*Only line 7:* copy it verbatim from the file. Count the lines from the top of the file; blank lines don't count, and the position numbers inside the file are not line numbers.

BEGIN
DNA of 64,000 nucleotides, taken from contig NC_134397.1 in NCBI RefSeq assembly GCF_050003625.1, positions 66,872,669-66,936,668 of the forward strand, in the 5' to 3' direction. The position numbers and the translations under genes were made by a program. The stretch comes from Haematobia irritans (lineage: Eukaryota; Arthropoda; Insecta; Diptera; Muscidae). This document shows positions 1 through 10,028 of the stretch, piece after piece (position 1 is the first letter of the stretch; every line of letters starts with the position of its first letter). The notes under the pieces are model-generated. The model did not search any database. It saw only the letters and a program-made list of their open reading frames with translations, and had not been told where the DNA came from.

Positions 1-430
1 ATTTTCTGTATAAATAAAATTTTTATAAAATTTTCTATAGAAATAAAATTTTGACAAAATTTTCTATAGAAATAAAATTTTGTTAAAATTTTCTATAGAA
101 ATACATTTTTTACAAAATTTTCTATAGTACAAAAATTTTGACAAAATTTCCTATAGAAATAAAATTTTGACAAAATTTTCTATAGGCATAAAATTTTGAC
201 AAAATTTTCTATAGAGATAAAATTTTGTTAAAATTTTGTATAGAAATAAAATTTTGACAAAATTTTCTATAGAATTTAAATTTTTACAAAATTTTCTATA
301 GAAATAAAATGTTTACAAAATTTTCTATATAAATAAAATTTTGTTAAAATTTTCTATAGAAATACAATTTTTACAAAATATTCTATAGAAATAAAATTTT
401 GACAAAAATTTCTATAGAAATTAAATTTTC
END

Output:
401 GACAAAAATTTCTATAGAAATTAAATTTTC